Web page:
In Alaska, 7 billion fewer crustaceans


In Alaska, 7 billion fewer crustaceans

In Alaska a real demographic decline in the crustacean population has been studied, and it would be at least 7 billion fewer crustaceans. In 2021 there were 1 billion spider crabs compared to about 8 billion in 2018. The dramatic discovery was made by the Alaska Department of Fisheries and Game.

Board of Fisheries and the North Pacific Fishery Management Council canceled for the first time in the fishing for arctic spider crab in the Bering Sea. A decision taken after a drastic reduction in the population of this species which went from about 8 billion individuals in 2018 to only 1 billion in 2021.

Between 2021 and 2022 the number of male crabs would then decrease by 40%. While scientists don't have enough data to validate this hypothesis, temperatures around the Arctic are warming four times faster than the rest of the globe due to climate change.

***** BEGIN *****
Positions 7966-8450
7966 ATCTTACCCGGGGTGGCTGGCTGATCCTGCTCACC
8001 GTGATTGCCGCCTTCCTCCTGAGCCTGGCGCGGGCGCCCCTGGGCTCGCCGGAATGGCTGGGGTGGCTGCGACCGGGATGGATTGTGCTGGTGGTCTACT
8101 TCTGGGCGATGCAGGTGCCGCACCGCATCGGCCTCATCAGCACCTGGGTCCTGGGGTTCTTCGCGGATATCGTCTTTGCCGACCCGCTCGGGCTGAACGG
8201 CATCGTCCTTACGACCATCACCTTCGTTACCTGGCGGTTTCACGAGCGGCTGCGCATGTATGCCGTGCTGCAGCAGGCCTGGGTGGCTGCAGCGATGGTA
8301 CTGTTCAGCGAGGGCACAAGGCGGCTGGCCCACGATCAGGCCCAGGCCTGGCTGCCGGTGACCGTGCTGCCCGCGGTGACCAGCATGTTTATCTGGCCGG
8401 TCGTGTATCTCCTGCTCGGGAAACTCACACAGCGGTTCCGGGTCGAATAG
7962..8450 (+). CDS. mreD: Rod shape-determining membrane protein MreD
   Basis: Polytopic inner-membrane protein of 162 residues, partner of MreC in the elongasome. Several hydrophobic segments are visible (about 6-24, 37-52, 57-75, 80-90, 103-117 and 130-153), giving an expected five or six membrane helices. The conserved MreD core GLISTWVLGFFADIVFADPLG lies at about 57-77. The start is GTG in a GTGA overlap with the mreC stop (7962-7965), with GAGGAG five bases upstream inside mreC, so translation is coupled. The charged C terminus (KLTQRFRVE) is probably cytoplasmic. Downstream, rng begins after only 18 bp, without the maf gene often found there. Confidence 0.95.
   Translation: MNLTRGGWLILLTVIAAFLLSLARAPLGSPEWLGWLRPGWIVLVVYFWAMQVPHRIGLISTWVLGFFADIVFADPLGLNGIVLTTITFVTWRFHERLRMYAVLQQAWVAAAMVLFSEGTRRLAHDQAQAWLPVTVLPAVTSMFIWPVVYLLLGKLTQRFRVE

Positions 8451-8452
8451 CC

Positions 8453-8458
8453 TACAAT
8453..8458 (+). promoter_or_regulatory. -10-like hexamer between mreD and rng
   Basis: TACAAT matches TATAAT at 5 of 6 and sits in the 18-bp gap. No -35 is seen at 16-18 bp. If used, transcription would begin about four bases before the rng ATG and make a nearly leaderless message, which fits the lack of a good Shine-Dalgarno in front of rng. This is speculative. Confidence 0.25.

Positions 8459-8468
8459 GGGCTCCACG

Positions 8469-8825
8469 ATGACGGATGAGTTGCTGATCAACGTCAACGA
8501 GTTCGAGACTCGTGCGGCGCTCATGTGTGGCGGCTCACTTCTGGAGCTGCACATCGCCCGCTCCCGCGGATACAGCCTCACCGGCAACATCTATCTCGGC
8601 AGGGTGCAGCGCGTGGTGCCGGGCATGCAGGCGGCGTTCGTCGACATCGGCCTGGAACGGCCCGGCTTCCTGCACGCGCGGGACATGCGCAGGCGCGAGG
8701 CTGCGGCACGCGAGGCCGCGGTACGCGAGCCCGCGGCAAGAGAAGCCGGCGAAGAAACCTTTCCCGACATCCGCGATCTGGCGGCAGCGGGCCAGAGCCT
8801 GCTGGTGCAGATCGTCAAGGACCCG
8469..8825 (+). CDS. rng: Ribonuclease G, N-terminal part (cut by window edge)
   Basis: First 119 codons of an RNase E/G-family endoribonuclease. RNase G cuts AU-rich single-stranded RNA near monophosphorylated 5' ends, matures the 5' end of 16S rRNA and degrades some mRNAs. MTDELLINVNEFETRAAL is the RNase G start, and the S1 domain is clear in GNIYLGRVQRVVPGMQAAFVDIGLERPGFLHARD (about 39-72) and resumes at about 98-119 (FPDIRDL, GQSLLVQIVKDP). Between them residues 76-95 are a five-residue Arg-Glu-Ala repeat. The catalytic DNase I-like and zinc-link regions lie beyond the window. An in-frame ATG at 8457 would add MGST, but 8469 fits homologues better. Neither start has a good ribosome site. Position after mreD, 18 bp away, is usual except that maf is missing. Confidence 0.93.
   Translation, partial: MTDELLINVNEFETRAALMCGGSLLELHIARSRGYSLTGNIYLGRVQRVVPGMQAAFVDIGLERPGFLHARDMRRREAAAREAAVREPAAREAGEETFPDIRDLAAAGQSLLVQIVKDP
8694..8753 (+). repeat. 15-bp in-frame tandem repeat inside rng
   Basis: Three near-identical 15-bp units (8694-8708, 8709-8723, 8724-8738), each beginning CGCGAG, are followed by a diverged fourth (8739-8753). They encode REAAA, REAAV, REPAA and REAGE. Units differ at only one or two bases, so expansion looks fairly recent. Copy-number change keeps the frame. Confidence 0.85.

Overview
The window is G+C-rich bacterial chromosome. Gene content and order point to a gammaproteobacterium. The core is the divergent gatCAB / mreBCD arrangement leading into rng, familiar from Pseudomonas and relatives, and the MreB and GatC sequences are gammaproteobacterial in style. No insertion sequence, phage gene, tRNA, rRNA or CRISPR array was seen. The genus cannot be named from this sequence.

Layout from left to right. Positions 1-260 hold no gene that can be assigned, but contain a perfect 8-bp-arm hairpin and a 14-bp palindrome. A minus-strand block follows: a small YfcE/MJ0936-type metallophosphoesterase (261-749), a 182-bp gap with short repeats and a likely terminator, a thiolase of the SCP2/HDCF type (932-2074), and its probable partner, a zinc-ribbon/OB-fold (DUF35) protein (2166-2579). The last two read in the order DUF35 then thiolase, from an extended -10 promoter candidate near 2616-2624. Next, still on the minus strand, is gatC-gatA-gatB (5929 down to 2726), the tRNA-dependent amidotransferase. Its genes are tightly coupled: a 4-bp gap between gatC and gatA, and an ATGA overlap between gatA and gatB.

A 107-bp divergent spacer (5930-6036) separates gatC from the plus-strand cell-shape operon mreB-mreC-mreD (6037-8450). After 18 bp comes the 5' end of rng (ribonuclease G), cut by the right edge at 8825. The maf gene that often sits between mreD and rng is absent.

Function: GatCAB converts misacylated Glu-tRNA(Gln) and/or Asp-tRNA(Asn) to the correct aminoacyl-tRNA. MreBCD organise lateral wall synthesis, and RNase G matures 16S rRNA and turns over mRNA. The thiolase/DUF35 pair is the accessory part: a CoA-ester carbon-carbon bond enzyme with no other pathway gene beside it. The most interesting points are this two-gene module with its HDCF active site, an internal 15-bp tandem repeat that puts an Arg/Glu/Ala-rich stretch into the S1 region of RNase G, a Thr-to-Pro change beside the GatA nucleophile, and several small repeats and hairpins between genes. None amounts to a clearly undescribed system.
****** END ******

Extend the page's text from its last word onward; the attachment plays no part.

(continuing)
Species living in cold waters are therefore directly threatened. The arctic spider crab is found mainly in areas where the water temperature is below 2 ° C. The reason for the demographic decline would depend on the ocean around Alaska which is becoming inhospitable for the species.

In Alaska, 7 billion fewer crustaceans

The regions around the Arctic have warmed four times faster than the rest of the planet. Global warming has triggered rapid loss of sea ice in the Arctic region, particularly in the Bering Sea of ​​Alaska.

A study published in Nature shows, by analyzing the growth rings of the trees of the remote Siberian peninsula of Yamal, that in 7600 years the summers in the Arctic have never been as warm as in modern times. The study, carried out in collaboration between Swiss, British and Russian research bodies, shows that the recent anthropogenic warming has interrupted a cooling trend that lasted millennia.

The reconstructed average temperature for the period 1920-2019 is equal to 13.47 ° C, with an estimated return time of over 4850 years. The estimated return time for the 1920–2019 mean air temperature suggests that warming over the past 100 years would have been virtually impossible at any other time in the past seven millennia and in the absence of climate change.